AdvisorHub (December 19, 2022) - The Financial Industry Regulatory Authority, in an attempt to address criticisms from state regulators and investor advocates, among others, has amended its proposal to allow brokerages to complete their internal inspection obligations remotely beyond year-end 2023.

The industry’s self regulatory organization filed late last week tweaks to its proposal for extending those remote inspections on a three-year “pilot” basis.

Finra’s tweaks would call for brokerages to consider more risk factors when determining if locations are eligible for remote inspections. Finra specifically wants firms to evaluate a location based on its trade volume, the complexity of the products it sells, the vulnerabilities of its clients, and the risk-levels of its brokers, including if any are under heightened supervision.

If one of the location’s brokers, for instance, is under mandatory heightened supervision, under Finra’s amended proposal, it would no longer be eligible for remote inspection. 

The amendment also would require brokerages to “make more frequent use of unannounced, on-site inspections” for locations where “red flags” exist, according to a December 15 letter to the Securities and Exchange Commission signed by Kosha Dalal, a Finra vice president and associate general counsel.

Finra also proposed expanding the reasons that firms, not just their specific locations, should be excluded from eligibility. The tweaks specifically propose barring from remote-inspection eligibility brokerages that have only registered with Finra in the past 12 months, as well as ones that the regulators previously designated as required to follow more stringent compliance measures than the rest of the industry.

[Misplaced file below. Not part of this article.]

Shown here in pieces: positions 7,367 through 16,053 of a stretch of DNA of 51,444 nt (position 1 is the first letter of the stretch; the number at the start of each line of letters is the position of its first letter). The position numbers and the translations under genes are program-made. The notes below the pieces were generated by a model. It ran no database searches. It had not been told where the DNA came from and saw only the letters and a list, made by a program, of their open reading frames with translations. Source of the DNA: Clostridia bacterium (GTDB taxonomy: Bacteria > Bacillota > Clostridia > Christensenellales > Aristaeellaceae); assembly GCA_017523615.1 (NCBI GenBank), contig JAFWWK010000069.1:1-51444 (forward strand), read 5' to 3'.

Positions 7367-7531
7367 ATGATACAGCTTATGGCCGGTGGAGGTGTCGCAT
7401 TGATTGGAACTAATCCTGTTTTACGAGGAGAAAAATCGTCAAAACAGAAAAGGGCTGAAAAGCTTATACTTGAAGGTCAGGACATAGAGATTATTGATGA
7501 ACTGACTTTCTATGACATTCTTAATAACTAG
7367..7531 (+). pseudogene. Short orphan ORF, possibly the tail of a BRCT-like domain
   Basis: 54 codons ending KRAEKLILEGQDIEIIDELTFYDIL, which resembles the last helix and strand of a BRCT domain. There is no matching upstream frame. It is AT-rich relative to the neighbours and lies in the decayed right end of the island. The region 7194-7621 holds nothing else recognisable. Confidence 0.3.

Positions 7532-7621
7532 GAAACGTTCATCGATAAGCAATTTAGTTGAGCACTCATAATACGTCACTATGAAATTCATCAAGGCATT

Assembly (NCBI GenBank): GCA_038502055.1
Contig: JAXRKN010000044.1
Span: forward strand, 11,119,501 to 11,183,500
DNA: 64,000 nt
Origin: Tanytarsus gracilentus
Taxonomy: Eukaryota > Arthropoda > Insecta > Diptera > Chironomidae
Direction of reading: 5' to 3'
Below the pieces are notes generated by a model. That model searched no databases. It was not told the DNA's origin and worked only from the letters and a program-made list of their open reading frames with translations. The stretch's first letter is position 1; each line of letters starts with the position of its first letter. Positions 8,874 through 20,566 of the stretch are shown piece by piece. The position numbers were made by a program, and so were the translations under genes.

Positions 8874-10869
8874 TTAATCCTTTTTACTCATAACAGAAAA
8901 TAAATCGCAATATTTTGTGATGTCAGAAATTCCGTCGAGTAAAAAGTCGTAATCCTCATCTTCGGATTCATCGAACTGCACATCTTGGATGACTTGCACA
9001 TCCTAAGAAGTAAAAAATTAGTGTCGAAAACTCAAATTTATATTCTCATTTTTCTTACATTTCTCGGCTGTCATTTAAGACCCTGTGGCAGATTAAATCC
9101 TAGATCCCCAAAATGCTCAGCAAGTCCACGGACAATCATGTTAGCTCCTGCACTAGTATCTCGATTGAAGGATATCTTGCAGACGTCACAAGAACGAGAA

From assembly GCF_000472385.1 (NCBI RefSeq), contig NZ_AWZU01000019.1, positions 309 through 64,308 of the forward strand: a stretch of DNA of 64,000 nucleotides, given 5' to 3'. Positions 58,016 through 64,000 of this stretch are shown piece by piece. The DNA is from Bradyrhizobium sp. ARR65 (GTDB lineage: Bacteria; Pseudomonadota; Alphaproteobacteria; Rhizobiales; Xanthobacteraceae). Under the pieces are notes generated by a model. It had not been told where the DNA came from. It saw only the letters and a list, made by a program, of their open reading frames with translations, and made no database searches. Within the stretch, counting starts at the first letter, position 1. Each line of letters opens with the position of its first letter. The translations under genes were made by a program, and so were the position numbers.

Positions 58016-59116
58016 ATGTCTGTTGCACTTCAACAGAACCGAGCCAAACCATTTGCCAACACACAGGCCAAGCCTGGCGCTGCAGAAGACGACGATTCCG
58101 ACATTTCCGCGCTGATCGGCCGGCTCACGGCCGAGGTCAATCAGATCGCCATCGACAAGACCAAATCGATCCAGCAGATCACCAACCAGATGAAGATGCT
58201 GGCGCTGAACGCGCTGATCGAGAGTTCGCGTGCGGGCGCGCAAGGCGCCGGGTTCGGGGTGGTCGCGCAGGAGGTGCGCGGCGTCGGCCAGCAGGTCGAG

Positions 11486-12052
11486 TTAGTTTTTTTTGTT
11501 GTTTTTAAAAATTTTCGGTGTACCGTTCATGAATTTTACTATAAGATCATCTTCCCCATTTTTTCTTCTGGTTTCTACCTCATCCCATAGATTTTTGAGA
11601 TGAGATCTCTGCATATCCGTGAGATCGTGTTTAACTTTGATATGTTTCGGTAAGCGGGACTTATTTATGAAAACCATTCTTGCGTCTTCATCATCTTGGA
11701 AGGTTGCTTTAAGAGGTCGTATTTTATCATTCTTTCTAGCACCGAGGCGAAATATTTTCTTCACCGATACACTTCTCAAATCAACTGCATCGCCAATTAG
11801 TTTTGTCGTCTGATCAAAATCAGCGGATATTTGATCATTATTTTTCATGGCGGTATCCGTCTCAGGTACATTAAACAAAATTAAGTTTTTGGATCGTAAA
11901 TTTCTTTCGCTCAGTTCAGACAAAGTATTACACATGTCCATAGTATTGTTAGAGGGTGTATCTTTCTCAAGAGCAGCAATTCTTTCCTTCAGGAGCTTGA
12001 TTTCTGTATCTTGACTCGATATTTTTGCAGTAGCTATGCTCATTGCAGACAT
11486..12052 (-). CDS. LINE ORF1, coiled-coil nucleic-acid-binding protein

Barred, for instance, are so-called “taping firms,” which, based on their prior violations, Finra has ruled must tape record all telephone conversations between brokers and customers. Also barred are “restricted” firms, which because of past violations, Finra has required to establish segregated accounts with funds earmarked to pay customers’ pending arbitration claims or unpaid arbitration awards.

Finra also added a clause to its proposed remote inspection rules that would allow it to determine “in the public interest and for the protection of investors” that a brokerage couldn’t conduct remote inspections of locations.

In the meantime, while it awaits SEC approval of its proposal to extend, Finra had in place a temporary, pandemic-based rule allowing, at least until December 31, 2023, brokerages to conduct remote inspections. 

But Finra is seeking approval from the SEC for a three-year “pilot” to extend the remote inspections. The SEC has posted the amended proposal and is seeking comments for the next three weeks.

Finra initially in July had sought SEC approval for the “pilot” program but it was delayed amid pushback from National American Securities Administrators Association, representing state regulators, the Public Investors Advocate Bar Association, and others.

Hugh Berkson, the president of PIABA, was not moved by Finra’s most recent fixes to change his objections to its proposal for remote inspections. “It does not appear that these responses make a material difference and it doesn’t fix an otherwise flawed concept,” Berkson, who is also a lawyer with McCarthy, Lebit, Crystal & Liffman in Cleveland, said. 

Finra is mischaracterizing its proposal for remote inspections as a “pilot” program, Andrew Hartnett, the president of NASAA, told AdvisorHub in a recent interview but prior to the most recent filing of the amended proposal. Under the initial proposal, the number of participants eligible to participate were too broad a swath of the industry for it to be regarded as a “pilot” or trial run, Hartnett said.